“The conventional narrative is that people ran to gold in the panic of the 2008-09 economic crash, and that the price eventually plummeted by 28 percent from the 2012 close – from $1,675 an ounce to about $1,200 in 2013 – but there was no context or national discussion as to what that really meant,” says Storum, author of “Going for the Gold,” (

“What most in the media failed to emphasize was the fact that this drop was the first since the year 2000. Such a long-lasting bull run should not have been overlooked, and despite the 2013 setback, gold remains a valuable investment.”

The reasons to own gold have not changed, he says. Many, however, simply don’t know that there are many ways in which to invest in gold – not just owning the metal. Storum reviews those options.

•  Along with coins and bars, a well-established way to invest in gold is to invest in the shares of a company that mines gold. As long as the price of gold increases, gold-mining firms are likely to show higher profits, which will increase their share prices. Gold producers are also valued on their production volume. Higher profits can generate ample dividends to investors, but lower gold prices or other circumstances, such as unrest in a host country, for example, can result in losses. So, investing in mining stocks and funds is, in many respects, like any other stock market investment. Many gold mining stocks are publicly traded, and several mutual funds hold a diverse collection of these stocks. Stocks and funds rate high for convenience and profit potential, but investors are exposed to market swings.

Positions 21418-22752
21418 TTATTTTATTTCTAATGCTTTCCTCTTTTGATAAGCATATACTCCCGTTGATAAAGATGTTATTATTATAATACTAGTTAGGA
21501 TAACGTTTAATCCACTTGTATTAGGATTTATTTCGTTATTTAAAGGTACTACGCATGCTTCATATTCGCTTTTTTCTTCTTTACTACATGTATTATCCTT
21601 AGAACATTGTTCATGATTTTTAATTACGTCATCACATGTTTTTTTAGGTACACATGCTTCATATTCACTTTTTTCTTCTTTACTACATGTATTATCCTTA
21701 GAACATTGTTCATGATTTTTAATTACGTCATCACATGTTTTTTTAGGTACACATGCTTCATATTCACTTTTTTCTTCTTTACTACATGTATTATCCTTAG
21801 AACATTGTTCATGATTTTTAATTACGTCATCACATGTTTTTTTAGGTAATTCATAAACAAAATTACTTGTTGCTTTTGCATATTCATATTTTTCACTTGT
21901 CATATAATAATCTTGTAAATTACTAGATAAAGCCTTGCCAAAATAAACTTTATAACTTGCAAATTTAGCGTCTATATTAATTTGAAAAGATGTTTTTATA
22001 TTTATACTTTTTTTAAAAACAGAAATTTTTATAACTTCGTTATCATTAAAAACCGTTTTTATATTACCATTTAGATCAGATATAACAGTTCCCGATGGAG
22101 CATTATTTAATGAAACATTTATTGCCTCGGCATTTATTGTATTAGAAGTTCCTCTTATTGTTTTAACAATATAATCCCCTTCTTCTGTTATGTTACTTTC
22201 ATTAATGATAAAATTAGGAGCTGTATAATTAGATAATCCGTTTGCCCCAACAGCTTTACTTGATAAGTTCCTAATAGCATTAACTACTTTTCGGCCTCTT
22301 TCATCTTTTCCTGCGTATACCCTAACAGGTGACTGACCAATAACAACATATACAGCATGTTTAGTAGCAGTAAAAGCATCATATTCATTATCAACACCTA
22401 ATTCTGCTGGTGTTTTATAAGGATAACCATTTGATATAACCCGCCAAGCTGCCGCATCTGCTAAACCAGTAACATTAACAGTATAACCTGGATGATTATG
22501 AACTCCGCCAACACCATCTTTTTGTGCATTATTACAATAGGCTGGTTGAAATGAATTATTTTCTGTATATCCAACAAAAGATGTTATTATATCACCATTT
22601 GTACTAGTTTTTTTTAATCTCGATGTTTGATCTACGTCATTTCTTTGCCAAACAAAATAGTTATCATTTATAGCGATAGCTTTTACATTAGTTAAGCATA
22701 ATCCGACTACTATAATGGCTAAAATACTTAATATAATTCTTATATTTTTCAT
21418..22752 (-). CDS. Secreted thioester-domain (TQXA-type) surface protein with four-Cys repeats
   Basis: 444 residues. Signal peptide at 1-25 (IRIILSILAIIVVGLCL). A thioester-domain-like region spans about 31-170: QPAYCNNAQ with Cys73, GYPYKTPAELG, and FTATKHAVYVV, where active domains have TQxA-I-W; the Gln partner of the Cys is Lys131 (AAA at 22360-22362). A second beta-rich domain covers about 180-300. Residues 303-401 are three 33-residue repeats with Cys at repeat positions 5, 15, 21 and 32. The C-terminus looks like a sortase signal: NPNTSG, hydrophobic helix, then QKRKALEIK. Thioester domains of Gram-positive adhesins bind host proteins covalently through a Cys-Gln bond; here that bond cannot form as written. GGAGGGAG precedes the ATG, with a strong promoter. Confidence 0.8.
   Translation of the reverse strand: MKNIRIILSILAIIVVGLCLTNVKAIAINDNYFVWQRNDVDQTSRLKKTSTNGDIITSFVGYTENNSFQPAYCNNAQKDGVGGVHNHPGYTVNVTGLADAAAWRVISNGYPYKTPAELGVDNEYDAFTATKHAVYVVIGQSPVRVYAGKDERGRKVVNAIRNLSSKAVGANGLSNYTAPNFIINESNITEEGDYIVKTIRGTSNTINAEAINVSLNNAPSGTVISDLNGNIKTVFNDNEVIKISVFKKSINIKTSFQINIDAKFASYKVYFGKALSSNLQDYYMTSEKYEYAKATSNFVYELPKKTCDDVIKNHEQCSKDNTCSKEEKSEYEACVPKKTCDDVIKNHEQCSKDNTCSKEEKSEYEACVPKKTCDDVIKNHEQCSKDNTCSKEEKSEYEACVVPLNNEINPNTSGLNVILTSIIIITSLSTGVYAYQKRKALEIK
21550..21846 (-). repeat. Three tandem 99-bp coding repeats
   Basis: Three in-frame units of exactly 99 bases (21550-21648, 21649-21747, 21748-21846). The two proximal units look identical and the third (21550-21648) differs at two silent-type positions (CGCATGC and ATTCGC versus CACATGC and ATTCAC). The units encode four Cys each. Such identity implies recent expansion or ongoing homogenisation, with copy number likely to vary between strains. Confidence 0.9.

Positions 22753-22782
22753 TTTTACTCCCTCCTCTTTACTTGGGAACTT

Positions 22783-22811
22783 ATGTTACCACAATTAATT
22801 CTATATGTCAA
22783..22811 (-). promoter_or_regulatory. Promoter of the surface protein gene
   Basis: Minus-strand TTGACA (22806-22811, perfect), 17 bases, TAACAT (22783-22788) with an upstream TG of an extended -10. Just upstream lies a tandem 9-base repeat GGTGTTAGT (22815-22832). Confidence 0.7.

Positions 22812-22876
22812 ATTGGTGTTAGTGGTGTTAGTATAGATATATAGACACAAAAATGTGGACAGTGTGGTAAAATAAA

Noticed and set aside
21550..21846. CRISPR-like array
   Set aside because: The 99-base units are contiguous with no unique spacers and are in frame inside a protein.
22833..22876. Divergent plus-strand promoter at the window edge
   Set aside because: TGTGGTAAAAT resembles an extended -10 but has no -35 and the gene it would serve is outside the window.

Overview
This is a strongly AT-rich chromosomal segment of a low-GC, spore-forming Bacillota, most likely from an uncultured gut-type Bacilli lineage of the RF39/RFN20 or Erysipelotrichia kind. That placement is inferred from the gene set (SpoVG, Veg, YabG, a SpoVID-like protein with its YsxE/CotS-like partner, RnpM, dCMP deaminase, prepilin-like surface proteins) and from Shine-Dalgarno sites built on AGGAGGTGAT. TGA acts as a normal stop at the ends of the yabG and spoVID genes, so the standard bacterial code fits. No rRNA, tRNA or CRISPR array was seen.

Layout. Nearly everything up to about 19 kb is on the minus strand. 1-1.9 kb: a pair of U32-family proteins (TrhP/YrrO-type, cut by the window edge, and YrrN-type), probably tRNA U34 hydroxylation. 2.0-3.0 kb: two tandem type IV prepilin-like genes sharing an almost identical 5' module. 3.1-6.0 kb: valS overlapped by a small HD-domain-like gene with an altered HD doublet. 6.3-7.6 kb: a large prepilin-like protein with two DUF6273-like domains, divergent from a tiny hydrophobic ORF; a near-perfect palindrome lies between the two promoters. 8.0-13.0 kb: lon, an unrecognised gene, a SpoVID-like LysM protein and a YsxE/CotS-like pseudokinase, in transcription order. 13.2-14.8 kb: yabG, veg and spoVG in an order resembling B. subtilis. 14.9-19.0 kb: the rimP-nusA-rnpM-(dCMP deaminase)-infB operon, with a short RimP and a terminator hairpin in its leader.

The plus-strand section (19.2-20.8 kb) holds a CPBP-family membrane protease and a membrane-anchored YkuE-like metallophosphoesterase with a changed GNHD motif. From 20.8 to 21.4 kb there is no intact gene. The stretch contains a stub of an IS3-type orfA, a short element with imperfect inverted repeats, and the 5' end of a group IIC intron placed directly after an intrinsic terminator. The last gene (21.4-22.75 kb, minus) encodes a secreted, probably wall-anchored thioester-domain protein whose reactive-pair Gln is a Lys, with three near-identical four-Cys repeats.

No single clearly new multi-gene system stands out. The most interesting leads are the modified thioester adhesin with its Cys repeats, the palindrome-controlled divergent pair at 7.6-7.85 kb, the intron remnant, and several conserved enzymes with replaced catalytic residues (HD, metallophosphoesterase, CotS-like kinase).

•  Of course, don’t forget about actual gold … which comes in the form of coins and bars. This is the most direct investment, readily at hand and free from fraud, which many folks prefer due to market volatility. However, you’ll need to minimize dealer markups and find a practical mode of storage. Bullion is a good form to start with; it’s a term referring to a gold item that’s valued solely by its weight and purity. Generally, you’ll pay a premium of nearly 2 to 3 percent when you buy and take a discount of the same magnitude when you sell. If premiums and discounts are much higher when buying and selling, you’re probably being ripped off. As gold has been shown to be a good long-term investment, these premiums and discounts will likely be marginal costs.